SMEs Almost 66% of owners are near burnout

The mental health of entrepreneurs is threatened after two years of pandemic. Nearly two-thirds of small business owners say they are “closer to burnout than ever.”

Posted yesterday at 2:30 p.m.

Stephen Rolland
Canadian press

This is the conclusion of a series of surveys conducted by the Canadian Federation of Independent Business (CFIB) among its members since the beginning of the pandemic. The results are analyzed in the report “On the brink of the abyss: mental health in Canadian small and medium enterprises”, published on Tuesday.

The situation is worrying, says Jasmine Genet, CFIB’s vice president of national affairs. “It’s usually very exhausting to run your own small business,” he said in an interview. The SME owner is often the one who takes care of all operations in the organization. »

The pandemic has added additional stress for entrepreneurs, according to the CFIB, which has been surveying its members on their mental health since 2018. Many entrepreneurs had to get into debt to overcome the crisis. On average, Canadian SMEs have borrowed almost $ 160,000 due to the pandemic.


PHOTO GIVEN CFIB

The situation is worrying, says Jasmine Genet, CFIB’s vice president of national affairs. “It’s usually very exhausting to run your own small business,” he said in an interview. The SME owner is often the one who takes care of all operations in the organization. »

Small business owners work very long to keep their business afloat in very difficult conditions.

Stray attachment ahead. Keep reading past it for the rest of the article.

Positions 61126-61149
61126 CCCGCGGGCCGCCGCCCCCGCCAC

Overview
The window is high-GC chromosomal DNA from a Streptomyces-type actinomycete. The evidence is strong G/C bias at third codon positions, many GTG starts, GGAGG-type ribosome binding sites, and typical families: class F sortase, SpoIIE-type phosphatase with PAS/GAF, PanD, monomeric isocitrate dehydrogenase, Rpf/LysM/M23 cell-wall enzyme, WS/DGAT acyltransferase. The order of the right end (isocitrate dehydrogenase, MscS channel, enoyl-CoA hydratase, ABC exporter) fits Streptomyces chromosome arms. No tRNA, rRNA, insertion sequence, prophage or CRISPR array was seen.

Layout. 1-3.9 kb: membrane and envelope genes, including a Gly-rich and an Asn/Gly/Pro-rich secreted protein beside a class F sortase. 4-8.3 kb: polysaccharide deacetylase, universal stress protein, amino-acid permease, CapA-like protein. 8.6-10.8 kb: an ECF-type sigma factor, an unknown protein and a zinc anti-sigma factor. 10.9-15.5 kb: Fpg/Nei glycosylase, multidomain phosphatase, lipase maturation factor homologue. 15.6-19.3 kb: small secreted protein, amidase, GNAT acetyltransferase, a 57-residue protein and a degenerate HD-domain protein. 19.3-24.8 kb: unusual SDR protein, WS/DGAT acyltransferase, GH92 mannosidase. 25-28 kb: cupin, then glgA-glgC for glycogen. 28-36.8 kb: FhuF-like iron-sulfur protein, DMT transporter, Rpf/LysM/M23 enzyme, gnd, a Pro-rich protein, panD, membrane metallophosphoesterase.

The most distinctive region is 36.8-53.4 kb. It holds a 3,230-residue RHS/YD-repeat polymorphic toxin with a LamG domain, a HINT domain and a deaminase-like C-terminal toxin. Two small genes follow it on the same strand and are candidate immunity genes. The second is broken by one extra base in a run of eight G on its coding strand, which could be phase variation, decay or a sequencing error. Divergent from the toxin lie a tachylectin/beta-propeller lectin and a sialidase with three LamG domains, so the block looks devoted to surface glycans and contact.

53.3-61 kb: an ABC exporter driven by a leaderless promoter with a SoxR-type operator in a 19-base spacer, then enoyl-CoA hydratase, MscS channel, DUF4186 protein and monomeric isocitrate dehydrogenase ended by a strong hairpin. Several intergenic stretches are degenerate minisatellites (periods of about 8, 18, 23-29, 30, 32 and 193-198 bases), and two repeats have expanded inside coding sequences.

Jasmine Genet, CFIB Vice President of National Affairs

Not surprisingly, the report shows that owners’ mental health is more vulnerable in companies that find themselves in a more difficult position due to the pandemic. Owners who say they are closest to burnout are less likely to run a business that has fully resumed operations, recalled all its employees, or returned to its “normal” income threshold.

Owners and employees often find themselves in the same mood within the same company. Among entrepreneurs who are “close to burnout”, 75% said they know that at least one of their employees has “shaky” mental health.

For all SME owners, this figure is 54%. In 2020, only 35% of small business owners had this concern.

54% of respondents believe that the mental health problems associated with the pandemic are detrimental to business productivity. This assumption is particularly common in finance and insurance (65%), social services (64%) and arts, entertainment and information (61%).

Falling taboo

Mr. Genet still sees good news in the owners’ responses. He notes that entrepreneurs and workers are increasingly open to the idea of ​​talking about mental health.

Seven out of 10 business owners say they are comfortable discussing this topic with their employees. Barriers are also falling among employees: six out of ten feel comfortable discussing the subject with their supervisor.

Being open does not mean that you feel well-prepared to support your employees. Only 31% of small business owners believe that they are well prepared to address the mental health problems of their employees, compared to half of those who believe that they are poorly prepared.

“Of course, this is a challenge for small and medium-sized business owners: they are not mental health professionals. »